Swift's build tooling is meant to support spaces in the paths passed to them,
but using spaces sometimes tickles bugs in Swift's build scripts or the tools
they rely on. For example, [SR-13441](https://bugs.swift.org/browse/SR-13441)
is caused by a space in the Xcode path used on macOS. If you see Swift's build
tooling misbehave due to a space in a path, please
[report the bug on the Swift bug tracker](https://swift.org/contributing/#reporting-bugs)
and then change the path to work around it.

You will also need [CMake](https://cmake.org) and [Ninja](https://ninja-build.org),
which can be installed via a package manager:

**[Homebrew](https://brew.sh/)**

brew install cmake ninja

You can also use [homebrew-bundle](https://github.com/Homebrew/homebrew-bundle)
from the root of this repository's working directory to install all of these
dependencies:

brew bundle

**[MacPorts](https://macports.org)**

sudo port install cmake ninja

Instructions for installing CMake and Ninja directly can be found [below](#build-dependencies).

#### Linux

For Ubuntu, you'll need the following development dependencies:

```
sudo apt-get install \
clang \
cmake \
git \
icu-devtools \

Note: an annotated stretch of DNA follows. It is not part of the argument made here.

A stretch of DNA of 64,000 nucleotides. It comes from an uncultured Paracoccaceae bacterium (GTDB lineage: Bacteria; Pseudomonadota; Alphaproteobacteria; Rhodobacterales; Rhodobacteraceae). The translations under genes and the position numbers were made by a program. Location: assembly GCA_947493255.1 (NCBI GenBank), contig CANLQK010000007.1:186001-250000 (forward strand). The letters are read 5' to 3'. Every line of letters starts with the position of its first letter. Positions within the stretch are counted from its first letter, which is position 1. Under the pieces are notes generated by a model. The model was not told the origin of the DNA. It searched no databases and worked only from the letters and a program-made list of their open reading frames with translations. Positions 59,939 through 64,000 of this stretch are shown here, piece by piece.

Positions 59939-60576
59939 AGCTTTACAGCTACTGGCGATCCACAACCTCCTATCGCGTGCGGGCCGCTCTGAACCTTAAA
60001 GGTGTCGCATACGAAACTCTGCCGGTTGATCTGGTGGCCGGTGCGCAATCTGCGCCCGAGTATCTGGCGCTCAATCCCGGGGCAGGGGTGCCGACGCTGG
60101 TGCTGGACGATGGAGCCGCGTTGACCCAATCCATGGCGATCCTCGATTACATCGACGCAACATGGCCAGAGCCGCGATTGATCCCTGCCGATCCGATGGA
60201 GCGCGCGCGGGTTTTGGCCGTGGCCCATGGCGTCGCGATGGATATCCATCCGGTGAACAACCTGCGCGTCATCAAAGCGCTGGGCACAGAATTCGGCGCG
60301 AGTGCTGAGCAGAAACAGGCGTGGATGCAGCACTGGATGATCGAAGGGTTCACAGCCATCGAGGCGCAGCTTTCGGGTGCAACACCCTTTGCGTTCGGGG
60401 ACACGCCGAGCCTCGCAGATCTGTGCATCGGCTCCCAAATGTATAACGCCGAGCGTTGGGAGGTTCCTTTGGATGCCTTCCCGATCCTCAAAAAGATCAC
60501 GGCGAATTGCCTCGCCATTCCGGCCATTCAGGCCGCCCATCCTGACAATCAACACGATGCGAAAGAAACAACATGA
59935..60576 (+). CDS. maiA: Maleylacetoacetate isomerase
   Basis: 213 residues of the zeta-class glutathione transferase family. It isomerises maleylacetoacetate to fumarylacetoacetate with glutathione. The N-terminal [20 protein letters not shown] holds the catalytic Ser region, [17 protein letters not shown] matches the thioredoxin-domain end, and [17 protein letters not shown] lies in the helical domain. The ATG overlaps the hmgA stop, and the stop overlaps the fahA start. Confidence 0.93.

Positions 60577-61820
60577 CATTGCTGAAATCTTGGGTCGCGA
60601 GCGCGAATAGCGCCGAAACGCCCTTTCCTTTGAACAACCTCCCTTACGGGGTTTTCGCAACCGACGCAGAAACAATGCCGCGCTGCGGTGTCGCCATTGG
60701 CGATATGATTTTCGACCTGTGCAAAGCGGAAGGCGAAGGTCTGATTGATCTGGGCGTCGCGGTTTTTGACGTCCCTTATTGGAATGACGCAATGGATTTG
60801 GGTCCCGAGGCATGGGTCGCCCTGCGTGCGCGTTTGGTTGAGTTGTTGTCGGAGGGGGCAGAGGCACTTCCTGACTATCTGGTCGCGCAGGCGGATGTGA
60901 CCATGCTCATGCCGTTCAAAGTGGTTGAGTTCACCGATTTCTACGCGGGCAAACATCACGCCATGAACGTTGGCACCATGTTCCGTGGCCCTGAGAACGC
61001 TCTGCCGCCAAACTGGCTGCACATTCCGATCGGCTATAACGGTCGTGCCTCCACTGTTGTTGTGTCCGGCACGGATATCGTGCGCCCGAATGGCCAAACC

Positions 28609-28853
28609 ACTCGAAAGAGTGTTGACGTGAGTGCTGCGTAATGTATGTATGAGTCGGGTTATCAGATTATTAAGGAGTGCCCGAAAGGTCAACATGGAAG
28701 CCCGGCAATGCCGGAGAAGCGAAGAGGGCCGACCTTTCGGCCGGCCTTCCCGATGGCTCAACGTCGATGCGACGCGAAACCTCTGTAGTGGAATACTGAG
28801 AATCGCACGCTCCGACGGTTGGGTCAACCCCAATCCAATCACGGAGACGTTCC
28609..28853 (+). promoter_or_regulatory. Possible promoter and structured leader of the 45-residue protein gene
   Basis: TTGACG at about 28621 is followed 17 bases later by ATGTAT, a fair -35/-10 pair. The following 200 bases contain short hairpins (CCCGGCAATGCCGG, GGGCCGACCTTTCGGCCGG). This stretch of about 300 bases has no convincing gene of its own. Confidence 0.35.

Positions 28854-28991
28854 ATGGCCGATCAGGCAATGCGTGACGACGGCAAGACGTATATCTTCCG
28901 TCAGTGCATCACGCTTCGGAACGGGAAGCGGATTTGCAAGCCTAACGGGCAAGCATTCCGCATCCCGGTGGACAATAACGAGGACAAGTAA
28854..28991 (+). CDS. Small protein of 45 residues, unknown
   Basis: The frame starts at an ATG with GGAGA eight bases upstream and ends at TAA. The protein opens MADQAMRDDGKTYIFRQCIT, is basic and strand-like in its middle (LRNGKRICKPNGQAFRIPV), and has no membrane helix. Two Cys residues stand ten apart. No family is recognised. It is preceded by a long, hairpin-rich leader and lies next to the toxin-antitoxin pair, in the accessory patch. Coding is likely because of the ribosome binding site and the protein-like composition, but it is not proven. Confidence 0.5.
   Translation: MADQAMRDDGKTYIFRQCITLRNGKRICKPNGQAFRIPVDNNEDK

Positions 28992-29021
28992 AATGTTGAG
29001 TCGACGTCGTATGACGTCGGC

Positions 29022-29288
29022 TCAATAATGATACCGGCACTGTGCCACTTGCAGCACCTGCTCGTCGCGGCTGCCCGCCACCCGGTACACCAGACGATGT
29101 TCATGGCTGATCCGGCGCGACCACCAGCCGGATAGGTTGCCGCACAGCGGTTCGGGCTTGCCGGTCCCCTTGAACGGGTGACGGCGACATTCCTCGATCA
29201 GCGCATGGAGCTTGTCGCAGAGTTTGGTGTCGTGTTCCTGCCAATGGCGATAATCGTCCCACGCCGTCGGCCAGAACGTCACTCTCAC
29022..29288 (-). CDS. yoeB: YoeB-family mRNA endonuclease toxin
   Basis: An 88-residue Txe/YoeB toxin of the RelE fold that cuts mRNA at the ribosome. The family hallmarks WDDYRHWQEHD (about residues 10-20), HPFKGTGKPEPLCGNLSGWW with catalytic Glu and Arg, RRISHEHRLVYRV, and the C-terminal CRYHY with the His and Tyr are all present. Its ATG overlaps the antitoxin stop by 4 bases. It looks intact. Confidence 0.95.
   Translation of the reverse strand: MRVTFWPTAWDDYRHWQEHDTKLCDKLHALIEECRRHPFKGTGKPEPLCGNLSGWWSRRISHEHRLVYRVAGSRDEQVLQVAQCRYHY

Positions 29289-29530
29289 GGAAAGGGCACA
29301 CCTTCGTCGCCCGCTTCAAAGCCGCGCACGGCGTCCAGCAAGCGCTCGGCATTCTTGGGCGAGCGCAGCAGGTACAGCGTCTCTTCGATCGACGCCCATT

libcurl4-openssl-dev \
libedit-dev \
libicu-dev \
libncurses5-dev \
libpython-dev \
libsqlite3-dev \
libxml2-dev \
ninja-build \
pkg-config \
python \
python-six \
rsync \
swig \
systemtap-sdt-dev \
tzdata \
uuid-dev
```

**Note:** LLDB currently requires at least `swig-1.3.40` but will successfully build
with version 2 shipped with Ubuntu.

**Note:** For Ubuntu 20.04, use `libpython2-dev` in place of the libpython-dev package above.

### Getting Sources for Swift and Related Projects

First create a directory for all of the Swift sources:

mkdir swift-source
cd swift-source

**Note:** This is important since update-checkout (see below) checks out
repositories next to the Swift source directory. This means that if one clones
Swift and has other unrelated repositories, update-checkout may not clone those
repositories and will update them instead. Be aware that `update-checkout`
currently does not support paths with non-ASCII characters. If such characters
are present in the path to `swift-source`, `update-checkout` will fail.

**Via HTTPS** For those checking out sources as read-only, HTTPS works best:

git clone https://github.com/apple/swift.git
./swift/utils/update-checkout --clone

**Via SSH** For those who plan on regularly making direct commits,
cloning over SSH may provide a better experience (which requires
[uploading SSH keys to GitHub](https://help.github.com/articles/adding-a-new-ssh-key-to-your-github-account/)):

git clone git@github.com:apple/swift.git
./swift/utils/update-checkout --clone-with-ssh

### Building Swift

The `build-script` is a high-level build automation script that supports basic
options such as building a Swift-compatible LLDB, building the Swift Package
Manager, building for various platforms, running tests after builds, and more.

There are two primary build systems to use: Xcode and Ninja. The Xcode build